Being first was nothing new to London doctor David Bailey.
A researcher at the Lawson Institute for Health Research was the first to discover a medical breakthrough, about 15 years ago, that the drug did not mix well with some fruit juices, especially grapefruit juice.
He was also the first Canadian to run a mile in under four minutes in 1966.
Amid his professional and athletic achievements, Bailey has remained a true, humble man, said David Hale, scientific director at Lawson, the research arm of London Hospitals.
Billy died on August 17 at his home. He was 77 years old.
“What has made his career so special is that so few of us make a field-changing discovery. It has undoubtedly saved many lives,” Hill said.
It was 2008 when Bailey discovered that drinking apple, orange, or grapefruit juice could negate the benefits of some important drugs, including anti-cancer drugs.
The groundbreaking research was presented at an international conference in Philadelphia. It also found that common juices may inhibit the transplant drug cyclosporine, which can lead to organ rejection in patients.
Bailey said at the US National Chemical Society meeting, where his discovery was announced.
Bailey found that the juices markedly reduced the absorption of some medications into the bloodstream and that medications should often be taken with water only, preferably on an empty stomach.
Bailey has been working with colleagues at the Lawson Health Research Institute Richard Kim and George Dresser.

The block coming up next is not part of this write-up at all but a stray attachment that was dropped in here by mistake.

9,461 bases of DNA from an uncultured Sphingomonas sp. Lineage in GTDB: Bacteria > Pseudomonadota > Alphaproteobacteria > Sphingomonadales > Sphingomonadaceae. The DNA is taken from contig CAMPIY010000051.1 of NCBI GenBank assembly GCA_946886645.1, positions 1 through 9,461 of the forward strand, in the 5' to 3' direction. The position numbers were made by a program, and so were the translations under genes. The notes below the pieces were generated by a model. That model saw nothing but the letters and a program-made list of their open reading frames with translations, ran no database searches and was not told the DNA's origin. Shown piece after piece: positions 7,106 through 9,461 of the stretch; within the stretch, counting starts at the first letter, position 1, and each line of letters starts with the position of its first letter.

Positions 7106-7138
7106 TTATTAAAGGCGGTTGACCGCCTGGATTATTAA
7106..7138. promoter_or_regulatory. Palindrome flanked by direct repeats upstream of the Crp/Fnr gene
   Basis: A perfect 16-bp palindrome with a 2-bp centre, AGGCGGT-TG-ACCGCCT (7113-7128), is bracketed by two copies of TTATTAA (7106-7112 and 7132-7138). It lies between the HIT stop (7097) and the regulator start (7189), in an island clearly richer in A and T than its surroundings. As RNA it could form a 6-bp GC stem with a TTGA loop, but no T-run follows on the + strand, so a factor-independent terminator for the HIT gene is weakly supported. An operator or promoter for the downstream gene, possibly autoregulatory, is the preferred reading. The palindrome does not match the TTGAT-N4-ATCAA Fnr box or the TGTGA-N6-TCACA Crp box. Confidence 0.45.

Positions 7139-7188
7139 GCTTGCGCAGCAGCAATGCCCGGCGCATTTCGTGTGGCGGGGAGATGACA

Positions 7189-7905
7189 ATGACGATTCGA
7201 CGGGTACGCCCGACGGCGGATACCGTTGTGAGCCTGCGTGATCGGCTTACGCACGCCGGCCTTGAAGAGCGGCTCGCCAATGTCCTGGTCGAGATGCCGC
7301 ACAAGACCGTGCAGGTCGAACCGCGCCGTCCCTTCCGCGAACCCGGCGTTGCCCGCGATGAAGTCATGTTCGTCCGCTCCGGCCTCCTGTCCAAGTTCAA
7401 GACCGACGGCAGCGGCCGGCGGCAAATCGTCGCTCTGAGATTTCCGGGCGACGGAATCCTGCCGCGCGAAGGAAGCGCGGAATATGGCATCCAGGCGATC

Some prescription medications now carry labels warning against consuming grapefruit juice.
“He was a humble young man, and there were no big egos. He enjoyed the sciences, he enjoyed research,” Hill said.
Robert Gross is a medical scientist at the Roberts Research Institute. On social media, he wrote of Bailey: “He was a liberal for his time and told great stories. He made major contributions to our understanding of the clinical pharmacology of drugs and interactions with grapefruit juice.”
Bailey was also known as a world-class athlete. In 1966, he ran the mile in under four minutes at an event in San Diego, finishing in a time of 3:59.1 – making him the first Canadian and 74th person in the world to break the four-minute mark.
He ran the mile in under four minutes again in 1967, setting a Canadian record at the time of 3:57.7.
“I had nothing left in the tank. I was going as fast as I could, but I felt I would never get to the finish line,” Billy said of the 1966 race in a later interview. “I finally dragged myself across the finish line and thought I missed it, until he showed me Bill (Crowthers, his teammate and 1968 Olympic silver medalist) has his stopwatch.”
Died by his wife, 50-year-old Barbara Bailey, he died by means of three children, seven grandchildren, one sister, and several in-laws.